As I have delved a bit deeper into this idea of minimalism I have discovered that to some extent minimalism is for each and every one of us. Young and old. Rich and poor. Bicyclists and bankers. Piano teachers and plumbers. 🙂 Let me explain why.
But first, let’s talk about what minimalism is. Like many modern concepts, it can mean different things to different people, but the general idea lines up with Joshua Becker’s definition in his book, The More of Less:
“Minimalism is the intentional promotion of the things we most value and the removal of anything that distracts us from them. It’s for everyone who wants more out of less.”
Ah, doesn’t that sound wonderful? Who doesn’t want to get rid of distractions and really give time to the things they value? Who doesn’t want more out of less?! At it’s core, I’d say minimalism is about living an intentional life. And an intentional life is a joyful life.
This was all new to me. I really did think it was just for those selling all but a few of their possessions and moving into as tiny of house as possible. And since I’m an introvert and enjoy alone time, it simply wasn’t on my radar to move my family of 4 into a sardine can. Just a little too much noise for me and not enough air. So, I did what most people probably do and passed right over it without giving it a thought. But when God kindly got my attention, I realized it’s not just for a handful of radical folks who have this desire to try living out of a thimble, but it has something to offer each one of us! The crazy thing is the more I read about it, the more I see it so fitting with Scripture and God’s design for us as Christ followers. Consider Hebrews 12:1:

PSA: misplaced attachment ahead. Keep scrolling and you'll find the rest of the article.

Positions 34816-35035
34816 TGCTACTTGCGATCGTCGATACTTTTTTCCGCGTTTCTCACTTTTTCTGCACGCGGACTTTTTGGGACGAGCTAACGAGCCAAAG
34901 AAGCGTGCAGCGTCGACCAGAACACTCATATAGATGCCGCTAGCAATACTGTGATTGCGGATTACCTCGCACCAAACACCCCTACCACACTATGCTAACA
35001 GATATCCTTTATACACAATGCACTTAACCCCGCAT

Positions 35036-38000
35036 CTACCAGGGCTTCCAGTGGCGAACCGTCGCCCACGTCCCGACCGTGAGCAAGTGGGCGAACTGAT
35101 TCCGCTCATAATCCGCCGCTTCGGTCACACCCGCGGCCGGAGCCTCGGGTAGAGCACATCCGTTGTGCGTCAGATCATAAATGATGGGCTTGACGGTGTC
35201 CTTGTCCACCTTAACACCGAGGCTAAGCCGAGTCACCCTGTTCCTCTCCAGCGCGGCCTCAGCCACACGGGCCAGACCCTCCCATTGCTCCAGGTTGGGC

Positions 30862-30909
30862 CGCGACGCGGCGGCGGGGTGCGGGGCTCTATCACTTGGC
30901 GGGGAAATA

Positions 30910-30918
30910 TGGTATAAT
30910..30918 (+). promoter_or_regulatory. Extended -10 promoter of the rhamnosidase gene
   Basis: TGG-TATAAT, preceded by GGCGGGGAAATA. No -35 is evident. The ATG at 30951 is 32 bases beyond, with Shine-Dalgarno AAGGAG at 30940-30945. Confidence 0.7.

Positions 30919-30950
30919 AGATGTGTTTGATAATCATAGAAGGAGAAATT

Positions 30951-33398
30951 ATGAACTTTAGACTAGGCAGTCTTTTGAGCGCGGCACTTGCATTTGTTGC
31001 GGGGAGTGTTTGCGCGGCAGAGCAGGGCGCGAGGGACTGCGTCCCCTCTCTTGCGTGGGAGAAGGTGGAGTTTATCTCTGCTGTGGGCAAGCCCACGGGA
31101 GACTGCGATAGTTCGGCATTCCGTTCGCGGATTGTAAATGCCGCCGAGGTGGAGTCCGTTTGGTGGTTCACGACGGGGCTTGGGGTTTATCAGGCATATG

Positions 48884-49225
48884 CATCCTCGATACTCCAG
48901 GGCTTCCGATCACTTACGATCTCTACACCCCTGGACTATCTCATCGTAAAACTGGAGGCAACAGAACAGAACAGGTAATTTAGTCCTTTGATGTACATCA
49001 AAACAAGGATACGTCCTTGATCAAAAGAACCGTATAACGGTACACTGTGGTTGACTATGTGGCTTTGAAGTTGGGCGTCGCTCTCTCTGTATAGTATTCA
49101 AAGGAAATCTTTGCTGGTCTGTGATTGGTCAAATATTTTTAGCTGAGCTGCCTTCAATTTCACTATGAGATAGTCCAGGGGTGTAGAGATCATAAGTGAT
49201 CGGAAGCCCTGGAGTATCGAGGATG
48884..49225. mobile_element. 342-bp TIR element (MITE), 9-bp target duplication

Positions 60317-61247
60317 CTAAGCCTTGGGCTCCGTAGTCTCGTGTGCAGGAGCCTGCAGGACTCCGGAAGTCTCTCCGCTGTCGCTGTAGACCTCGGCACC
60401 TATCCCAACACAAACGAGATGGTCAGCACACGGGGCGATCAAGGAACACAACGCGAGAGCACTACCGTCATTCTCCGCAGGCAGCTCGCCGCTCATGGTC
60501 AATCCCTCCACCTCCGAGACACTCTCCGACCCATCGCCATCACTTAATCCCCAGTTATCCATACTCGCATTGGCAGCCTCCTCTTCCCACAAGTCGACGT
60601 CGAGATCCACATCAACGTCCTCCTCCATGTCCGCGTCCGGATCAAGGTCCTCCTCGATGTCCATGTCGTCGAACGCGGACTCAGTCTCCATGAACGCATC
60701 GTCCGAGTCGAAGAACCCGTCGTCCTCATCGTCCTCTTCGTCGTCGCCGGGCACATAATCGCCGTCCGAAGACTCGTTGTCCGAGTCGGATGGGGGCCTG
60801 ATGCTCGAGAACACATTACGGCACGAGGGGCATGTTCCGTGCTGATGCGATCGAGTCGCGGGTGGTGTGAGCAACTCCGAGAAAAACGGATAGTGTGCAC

“Therefore, since we are surrounded by such a great cloud of witnesses, let us throw off every encumbrance (useless addition or load) and the sin that so easily entangles, and let us run with endurance the race set out for us.”
Throwing off every encumbrance is a way of minimizing, isn’t it? Don’t we all just get bogged down by all the encumbrances of life? And don’t those useless loads distract us from intentionally promoting the things we most value?
If that sounds like you, I’d love for you to join me (an amateur minimalist) in learning to live a more intentional life.
Of course there’s a LOT more to minimalism than just weeding stuff out. If you want some practical help living an intentional life, I’d encourage you to head for the library or puruse the internet for more on this topic of minimalism. I think you’ll be encouraged and hopefully join me in throwing off every encumbrance in order to focus on all that God has called us to, both as individuals and as his Church.
Finding joy in the journey,